Enhanced Oil Recovery and Carbon Management
More than 85 percent of the world's energy is supplied by fossil fuels and with global energy demand expected to double by 2050, it is imperative to develop the technology, policy, and business models that will allow energy suppliers to both reduce carbon dioxide (CO2) emissions and provide the energy required for sustained economic growth.
Meeting this challenge will require an "all-of-the-above" energy approach. It will require technology that allows producers to maximize the most from each kilowatt of energy, megatherm of heat, and molecule of basic chemicals. All must be sustainable -- both environmentally and economically. And sustainability can only be achieved with new technology and informed public policy.
Rice University's Energy and Environment Initiative brings together globally recognized energy policy analysts, veteran energy industry talent from engineering researchers and scientists with decades of experience researching CO2 transport, injection, and enhanced oil recovery (EOR).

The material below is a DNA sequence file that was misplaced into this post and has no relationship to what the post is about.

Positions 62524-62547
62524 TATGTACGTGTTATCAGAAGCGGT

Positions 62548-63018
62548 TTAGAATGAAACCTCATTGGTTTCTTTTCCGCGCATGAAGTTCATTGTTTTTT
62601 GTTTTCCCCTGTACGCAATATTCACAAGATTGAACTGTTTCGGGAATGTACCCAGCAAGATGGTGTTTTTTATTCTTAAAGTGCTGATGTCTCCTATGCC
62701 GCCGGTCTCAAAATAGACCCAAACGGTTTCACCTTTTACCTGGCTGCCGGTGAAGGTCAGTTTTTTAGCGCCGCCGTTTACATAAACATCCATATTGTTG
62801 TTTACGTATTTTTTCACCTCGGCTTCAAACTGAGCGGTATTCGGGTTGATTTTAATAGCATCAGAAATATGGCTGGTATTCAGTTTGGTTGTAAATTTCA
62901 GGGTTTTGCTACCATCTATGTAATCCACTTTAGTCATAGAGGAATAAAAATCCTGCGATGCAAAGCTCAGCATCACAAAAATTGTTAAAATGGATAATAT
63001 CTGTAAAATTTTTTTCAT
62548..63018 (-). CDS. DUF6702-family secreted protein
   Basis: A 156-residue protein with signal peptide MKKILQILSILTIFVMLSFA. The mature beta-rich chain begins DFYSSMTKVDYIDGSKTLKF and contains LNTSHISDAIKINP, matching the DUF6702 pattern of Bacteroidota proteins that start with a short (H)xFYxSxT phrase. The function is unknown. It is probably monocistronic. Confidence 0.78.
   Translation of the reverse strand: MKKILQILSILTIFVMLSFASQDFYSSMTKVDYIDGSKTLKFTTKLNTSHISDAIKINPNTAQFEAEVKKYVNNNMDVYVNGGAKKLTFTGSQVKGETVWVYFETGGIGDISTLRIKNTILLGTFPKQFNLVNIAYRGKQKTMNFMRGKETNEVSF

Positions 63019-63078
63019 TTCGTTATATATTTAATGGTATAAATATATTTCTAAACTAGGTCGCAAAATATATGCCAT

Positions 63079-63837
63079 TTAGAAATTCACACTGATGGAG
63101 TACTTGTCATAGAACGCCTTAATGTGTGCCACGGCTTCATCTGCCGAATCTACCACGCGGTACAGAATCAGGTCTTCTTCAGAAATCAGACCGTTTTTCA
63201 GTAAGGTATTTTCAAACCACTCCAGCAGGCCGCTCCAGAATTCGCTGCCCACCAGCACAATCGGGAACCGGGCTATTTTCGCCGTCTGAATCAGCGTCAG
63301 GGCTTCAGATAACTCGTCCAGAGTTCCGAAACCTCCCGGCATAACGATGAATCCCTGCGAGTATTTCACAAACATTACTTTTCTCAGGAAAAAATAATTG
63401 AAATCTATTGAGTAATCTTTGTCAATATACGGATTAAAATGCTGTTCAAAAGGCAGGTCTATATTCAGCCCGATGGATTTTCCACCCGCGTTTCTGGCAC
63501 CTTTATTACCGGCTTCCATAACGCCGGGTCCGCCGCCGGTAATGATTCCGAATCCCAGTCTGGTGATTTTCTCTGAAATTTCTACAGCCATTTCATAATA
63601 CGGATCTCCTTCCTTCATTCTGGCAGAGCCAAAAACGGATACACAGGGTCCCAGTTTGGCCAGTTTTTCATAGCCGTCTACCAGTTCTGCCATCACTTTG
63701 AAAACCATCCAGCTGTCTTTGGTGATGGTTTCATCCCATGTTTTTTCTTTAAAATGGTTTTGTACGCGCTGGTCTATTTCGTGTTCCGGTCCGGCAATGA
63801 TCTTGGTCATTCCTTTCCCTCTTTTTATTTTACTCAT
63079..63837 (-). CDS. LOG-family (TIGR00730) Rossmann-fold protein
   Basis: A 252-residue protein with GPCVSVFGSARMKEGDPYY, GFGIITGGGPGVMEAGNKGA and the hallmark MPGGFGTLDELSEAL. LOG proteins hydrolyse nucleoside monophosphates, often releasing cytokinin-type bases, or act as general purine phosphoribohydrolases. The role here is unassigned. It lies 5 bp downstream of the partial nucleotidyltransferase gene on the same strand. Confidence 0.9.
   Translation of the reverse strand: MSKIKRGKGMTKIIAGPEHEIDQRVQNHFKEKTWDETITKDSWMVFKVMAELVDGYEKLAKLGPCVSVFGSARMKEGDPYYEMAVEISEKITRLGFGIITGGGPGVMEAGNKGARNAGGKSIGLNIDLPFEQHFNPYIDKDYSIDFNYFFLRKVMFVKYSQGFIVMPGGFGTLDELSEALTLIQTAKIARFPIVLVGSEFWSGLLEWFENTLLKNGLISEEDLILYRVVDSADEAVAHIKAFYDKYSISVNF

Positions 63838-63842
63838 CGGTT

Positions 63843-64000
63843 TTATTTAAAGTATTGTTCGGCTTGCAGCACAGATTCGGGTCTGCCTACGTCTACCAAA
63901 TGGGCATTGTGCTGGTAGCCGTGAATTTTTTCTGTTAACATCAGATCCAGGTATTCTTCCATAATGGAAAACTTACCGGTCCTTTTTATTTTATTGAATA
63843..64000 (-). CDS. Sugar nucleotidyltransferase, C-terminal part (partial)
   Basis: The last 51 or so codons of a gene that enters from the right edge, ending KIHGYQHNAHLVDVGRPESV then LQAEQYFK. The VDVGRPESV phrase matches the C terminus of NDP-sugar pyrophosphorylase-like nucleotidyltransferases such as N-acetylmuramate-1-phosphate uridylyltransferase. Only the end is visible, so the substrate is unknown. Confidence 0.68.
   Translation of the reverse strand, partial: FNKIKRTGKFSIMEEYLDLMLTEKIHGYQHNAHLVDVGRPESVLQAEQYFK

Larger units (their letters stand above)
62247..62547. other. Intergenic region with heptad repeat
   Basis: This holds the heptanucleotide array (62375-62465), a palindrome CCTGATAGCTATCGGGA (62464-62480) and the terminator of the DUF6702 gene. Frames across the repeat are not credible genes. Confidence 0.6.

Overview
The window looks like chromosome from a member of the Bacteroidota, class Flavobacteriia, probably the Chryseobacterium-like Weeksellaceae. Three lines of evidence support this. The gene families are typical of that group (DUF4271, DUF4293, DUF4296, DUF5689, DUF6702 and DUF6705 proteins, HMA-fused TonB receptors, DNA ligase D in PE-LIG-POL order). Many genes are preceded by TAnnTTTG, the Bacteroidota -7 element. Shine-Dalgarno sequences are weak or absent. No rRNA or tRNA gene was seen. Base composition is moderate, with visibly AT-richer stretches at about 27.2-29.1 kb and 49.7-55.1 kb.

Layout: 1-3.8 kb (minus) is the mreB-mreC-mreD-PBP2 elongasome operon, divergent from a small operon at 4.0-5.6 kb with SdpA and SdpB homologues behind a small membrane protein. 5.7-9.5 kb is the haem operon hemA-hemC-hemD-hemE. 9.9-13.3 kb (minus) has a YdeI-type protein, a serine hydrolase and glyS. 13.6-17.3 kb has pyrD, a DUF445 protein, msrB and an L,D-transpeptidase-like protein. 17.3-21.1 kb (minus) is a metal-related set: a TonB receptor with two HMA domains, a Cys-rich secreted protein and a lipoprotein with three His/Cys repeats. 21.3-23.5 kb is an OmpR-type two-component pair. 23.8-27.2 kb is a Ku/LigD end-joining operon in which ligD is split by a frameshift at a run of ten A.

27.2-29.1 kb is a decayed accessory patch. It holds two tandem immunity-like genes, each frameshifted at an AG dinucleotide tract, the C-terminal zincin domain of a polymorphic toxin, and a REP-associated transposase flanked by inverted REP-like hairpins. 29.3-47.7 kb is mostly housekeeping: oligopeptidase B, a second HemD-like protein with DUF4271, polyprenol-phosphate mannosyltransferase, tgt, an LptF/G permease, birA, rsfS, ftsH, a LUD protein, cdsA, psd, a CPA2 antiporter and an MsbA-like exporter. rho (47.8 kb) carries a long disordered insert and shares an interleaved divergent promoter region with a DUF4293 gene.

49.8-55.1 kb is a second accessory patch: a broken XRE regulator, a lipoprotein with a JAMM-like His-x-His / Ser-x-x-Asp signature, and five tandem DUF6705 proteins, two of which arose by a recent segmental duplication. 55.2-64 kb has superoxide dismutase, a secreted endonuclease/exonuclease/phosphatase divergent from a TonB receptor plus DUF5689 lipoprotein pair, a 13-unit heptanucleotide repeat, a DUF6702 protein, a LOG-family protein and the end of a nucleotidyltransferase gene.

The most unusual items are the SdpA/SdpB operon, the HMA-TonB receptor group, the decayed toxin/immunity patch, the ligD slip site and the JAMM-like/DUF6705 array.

CO2 utilization via EOR provides a perfect balance of energy and environment and using EOR in conjunction with permanent CO2 mitigation via carbon capture utilization and storage (CCUS) is a major focus of the Energy and Environment Initiative.
Rice has programmatic expertise in:
- Imaging and computational projections of CO2 in oil and gas fields.
- The use of smart nanomaterials to track movements and patterns within fields.
- Seismic analysis before, during, and after CO2 injection.
- The integration of surfactants and other flow-enhancers with CO2 EOR technology.
- Water utilization, quality, and supply implications for EOR and CCUS.
- Public policy and market issues associated with CCUS in domestic and international onshore and offshore areas.
- The social and cultural implications of EOR and CCUS, especially in international markets.
For more information, please visit the Consortium for Processes in Porous Media, the Consortium on Petroleum Thermodynamics & Flow Assurance, the Global Seismology Group, and these Rice experts: